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- JPMorgan chief calls for US rate rise
- FTSE 100 falls 1.1% but Wall Street rebounds
- Shares in Primark owner ABF slide more than 11%
- BCC predicts UK economy to grow more slowly after Brexit
- Delivery firm Hermes faces potential HMRC probe
Wall Street stocks bounced back on Monday after a top Federal Reserve official argued against raising interest rates quickly. Fed Governor Lael Brainard said the US central bank should adopt a "moderate and gradual" approach to lifting rates and avoid moves to "tighten policy pre-emptively".
Her remarks were in contrast to comments from more hawkish Fed officials last Friday that had led to a more than 2% drop in US stocks.
At the closing bell, the Dow Jones was at 18,325.07, up 1.3%. The broad-based S&P 500 gained 1.5% to 2,159.04, while the tech-rich Nasdaq jumped 1.7% to 5,211.89.
Oil prices rose on Monday despite a new forecast from Opec producing countries that supplies will increase in 2017.
A barrel of West Texas Intermediate for October delivery rose 41 cents to close at $46.29 a barrel. In London, North Sea Brent rose 31 cents to finish at $48.32 per barrel for November delivery.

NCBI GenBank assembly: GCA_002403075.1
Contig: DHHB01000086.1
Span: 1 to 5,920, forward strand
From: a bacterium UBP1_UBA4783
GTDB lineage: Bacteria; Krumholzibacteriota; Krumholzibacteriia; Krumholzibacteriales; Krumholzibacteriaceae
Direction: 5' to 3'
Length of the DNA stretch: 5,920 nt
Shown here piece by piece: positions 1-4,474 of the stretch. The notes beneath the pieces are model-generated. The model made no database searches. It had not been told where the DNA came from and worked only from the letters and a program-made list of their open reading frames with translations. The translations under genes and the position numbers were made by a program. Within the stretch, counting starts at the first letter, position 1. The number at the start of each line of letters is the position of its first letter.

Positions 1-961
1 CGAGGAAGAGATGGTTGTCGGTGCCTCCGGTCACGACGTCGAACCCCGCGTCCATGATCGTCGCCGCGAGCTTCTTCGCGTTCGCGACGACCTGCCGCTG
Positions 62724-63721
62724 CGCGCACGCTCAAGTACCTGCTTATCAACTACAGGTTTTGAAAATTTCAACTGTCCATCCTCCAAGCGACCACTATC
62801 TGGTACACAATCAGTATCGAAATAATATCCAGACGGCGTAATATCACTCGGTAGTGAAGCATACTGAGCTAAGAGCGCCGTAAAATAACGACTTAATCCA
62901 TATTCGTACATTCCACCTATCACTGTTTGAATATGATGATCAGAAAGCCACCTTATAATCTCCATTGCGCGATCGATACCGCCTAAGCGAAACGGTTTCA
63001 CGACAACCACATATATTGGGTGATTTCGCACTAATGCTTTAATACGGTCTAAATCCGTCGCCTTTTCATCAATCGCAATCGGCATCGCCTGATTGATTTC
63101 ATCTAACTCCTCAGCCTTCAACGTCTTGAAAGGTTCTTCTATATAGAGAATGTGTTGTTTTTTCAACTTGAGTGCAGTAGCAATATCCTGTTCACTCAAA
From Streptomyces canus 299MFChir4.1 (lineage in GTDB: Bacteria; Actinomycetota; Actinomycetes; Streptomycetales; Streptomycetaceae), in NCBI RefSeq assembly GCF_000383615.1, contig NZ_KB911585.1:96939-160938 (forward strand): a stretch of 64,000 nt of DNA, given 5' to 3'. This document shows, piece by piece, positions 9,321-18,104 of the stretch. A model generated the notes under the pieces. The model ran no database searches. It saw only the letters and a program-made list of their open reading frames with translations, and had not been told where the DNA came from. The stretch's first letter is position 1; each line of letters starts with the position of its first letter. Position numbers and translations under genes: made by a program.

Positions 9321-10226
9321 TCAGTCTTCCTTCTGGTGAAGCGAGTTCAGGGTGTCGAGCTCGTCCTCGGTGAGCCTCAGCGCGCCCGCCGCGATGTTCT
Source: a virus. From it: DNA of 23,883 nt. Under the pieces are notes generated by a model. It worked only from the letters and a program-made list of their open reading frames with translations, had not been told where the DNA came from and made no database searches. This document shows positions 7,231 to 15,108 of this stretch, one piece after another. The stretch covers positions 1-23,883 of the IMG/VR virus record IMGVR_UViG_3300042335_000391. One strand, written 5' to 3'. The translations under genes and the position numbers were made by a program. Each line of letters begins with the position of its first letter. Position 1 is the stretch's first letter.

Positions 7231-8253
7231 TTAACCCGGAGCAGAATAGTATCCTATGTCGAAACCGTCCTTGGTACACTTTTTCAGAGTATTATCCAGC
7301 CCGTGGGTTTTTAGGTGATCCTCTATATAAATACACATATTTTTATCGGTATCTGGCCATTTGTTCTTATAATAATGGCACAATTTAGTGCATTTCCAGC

Earlier on Monday, in its monthly market report, Opec revised its 2017 forecast for non-Opec oil supplies upwards by 350,000 barrels per day, indicating that, rather than contracting, supplies will now increase by 200,000 to an average 56.5 million barrels per day.
- Copyright: Getty Images
The Times reports that rail bosses are attempting to end the traditional scourge of leaves on the line - by zapping them with microwaves. The paper says trains are to be fitted with tiny devices at least 100 times more powerful than a domestic microwave oven, which will dry the track a fraction of a second before the wheels touch. It's one of a number of ideas being tried out - others include blasting rails with dry ice and using a magnetic braking system, which doesn't rely on wheels gripping the track.
- Copyright: BBC
IMF chief Christine Lagarde will go on trial in France on 12 December over a state payout to tycoon Bernard Tapie made when she was finance minister, the court hearing the case has said.
Lagarde, 60, will be tried for negligence by the Court of Justice of the Republic, a tribunal that hears cases against ministers accused of wrongdoing in the discharge of their duties.
The case stems from Lagarde's handling of a dispute with Tapie, a businessman and former minister, who claimed he was defrauded by a state bank in its sale of sportswear giant Adidas in the 1990s.
Lagarde has strongly denied any wrongdoing.
"The criminals will typically gain access to a client’s email account, often through a phishing attack, and then contact an employee at the law firm asking them to transfer funds to a bank account."